(350g) Understanding and Predicting the Efficacy of Cold Flow Improvers | AIChE

(350g) Understanding and Predicting the Efficacy of Cold Flow Improvers


Kaskiewicz, P. L. - Presenter, University of Leeds
Morton, C., Infineum UK Ltd.
Dowding, P. J., Infineum UK Ltd.
George, N., Syngenta
Roberts, K. J., Institute of Particle Science and Engineering
Unwanted crystallization of wax components in fuels and crude oils has a major impact on product performance, composition and overall usability. Currently, this issue is addressed through the development of chemistries known as cold flow improvers (CFIs) that depress the cloud point of products. However, different crude feedstocks, with different wax component compositions, mean a range of CFIs have to be utilized/tested to ensure efficacy. This is further exacerbated in diesel fuels with the ever-growing use of biofuels, which, alter fuel composition and create a higher proportion of wax components within the fuel1. Presently, cloud-point depressant tests are performed to establish which CFI has the greatest impact on wax crystal suppression, but it is not possible to predict when a wax nucleation event may occur within a product that is in a state of thermodynamic and kinetic metastability. This work focuses on a method that enables the prediction of wax crystallization in the presence of CFIs, through accelerated nucleation testing using the isothermal by design (IbD) methodology 2. This is coupled with wax solubility and nucleation kinetic analysis, whereby the mechanism of nucleation is divulged.

A polythermal screen of 5 CFIs was performed for the model system of eicosane in toluene solution, with the KBHR approach3,4 undertaken to assess nucleation kinetics. Eicosane in toluene was found to nucleate through instantaneous nucleation (IN), whereas all CFIs were found to alter the nucleation pathway to progressive nucleation (PN). This is important to product flow assurance, as IN would cause catastrophic wax nucleation throughout the product, whereas the capability to alter this to PN would mean crystals would not appear all at once and flow would still be possible. One CFI was found to have the largest efficacy, increasing the metastable zone width (MSZW) to nucleation by 3 times, shown in figure 1, and was used for further study.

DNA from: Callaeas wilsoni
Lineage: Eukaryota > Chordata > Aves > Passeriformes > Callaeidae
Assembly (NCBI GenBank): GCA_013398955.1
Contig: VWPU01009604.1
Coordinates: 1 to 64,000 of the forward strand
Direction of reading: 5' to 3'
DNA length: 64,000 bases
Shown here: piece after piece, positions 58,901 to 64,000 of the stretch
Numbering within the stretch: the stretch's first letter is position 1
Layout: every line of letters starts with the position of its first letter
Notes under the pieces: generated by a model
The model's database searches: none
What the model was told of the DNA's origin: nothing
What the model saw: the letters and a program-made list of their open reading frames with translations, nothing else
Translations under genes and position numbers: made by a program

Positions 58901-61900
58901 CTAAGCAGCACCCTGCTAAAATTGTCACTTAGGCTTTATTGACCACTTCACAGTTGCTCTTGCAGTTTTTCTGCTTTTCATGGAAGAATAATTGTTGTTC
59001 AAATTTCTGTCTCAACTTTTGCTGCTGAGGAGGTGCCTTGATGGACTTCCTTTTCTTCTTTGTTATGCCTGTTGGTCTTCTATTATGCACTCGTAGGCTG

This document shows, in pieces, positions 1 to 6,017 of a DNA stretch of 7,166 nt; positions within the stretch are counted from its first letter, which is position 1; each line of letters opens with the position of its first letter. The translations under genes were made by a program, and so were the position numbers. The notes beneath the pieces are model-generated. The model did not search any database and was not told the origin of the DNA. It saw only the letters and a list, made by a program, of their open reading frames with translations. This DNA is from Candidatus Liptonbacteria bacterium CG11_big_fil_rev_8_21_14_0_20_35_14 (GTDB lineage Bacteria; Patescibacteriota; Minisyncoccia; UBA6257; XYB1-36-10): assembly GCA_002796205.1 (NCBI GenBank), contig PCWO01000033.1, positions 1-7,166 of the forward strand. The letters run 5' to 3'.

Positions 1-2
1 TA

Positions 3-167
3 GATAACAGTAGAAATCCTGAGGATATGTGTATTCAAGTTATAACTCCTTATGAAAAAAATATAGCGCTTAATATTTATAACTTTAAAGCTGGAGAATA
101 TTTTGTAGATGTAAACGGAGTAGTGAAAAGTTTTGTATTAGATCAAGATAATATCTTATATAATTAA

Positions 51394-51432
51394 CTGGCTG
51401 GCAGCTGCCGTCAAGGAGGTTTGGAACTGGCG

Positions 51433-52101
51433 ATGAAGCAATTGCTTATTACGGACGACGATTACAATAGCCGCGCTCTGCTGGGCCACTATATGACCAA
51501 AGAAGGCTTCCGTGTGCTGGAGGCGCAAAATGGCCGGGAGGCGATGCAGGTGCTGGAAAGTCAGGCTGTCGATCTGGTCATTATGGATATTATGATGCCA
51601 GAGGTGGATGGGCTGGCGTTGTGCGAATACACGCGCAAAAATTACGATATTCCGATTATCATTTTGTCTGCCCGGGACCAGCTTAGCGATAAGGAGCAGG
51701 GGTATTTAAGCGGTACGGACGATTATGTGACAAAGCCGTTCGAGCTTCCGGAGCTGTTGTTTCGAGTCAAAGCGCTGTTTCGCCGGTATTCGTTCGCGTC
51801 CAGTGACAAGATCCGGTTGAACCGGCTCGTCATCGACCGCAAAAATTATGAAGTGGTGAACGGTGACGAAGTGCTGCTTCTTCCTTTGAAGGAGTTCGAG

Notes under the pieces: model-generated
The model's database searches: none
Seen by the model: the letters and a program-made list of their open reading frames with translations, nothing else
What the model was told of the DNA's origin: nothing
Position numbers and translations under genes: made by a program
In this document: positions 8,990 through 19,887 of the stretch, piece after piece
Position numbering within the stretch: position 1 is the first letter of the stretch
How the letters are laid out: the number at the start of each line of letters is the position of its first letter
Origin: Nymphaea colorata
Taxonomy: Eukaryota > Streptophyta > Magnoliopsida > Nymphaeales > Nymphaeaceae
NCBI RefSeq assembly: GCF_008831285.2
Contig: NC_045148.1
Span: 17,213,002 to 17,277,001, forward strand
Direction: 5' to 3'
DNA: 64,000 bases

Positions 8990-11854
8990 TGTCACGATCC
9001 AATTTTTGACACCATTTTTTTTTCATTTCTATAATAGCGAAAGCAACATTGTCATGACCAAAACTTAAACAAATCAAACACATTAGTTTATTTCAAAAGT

For the IbD methodology a second miscible solvent was required, in order to perform antisolvent crystallization experiments. For this purpose, acetone was selected, owing to the low solubility of waxes in this solvent. The solubility in the absence and presence of the CFI over a large compositional range of toluene:acetone mixtures in 10vol% increments was assessed, with a sharp decrease found with increasing acetone content. IbD results were obtained following a workflow previously developed by the author 2. Induction times (the time to crystallization after a level of supersaturation is reached) were reduced by 4 orders of magnitude over the range of supersaturations studied, demonstrating the ability to accelerate nucleation. Furthermore, results were found to lie on one curve, meaning extrapolation of results obtained for short induction times could be used to determine those at longer induction times. These findings are extremely important for predictive testing as it enables experimental work to be conducted in a short time frame, but results obtained can be used to determine effects over longer timescales that would be present in industrial product applications and are not accessible in normal laboratory experimental work.


1) ATC - Technical Committee of Petroleum Additive Manufacturers in Europe, 2013, 68.

2) P. L. Kaskiewicz, G. Xu, X. Lai, N. J. Warren, K. J. Roberts, C. Morton, P. Dowding and N. George, Organic Process Research and Development, 2019, 23, 1948–1959.

3) D. Kashchiev, A. Borissova, R. B. Hammond and K. J. Roberts, Journal of Crystal Growth, 2010, 312, 698–704.

4) D. Kashchiev, A. Borissova, R. B. Hammond and K. J. Roberts, Journal of Physical Chemistry B, 2010, 114, 5441–5446.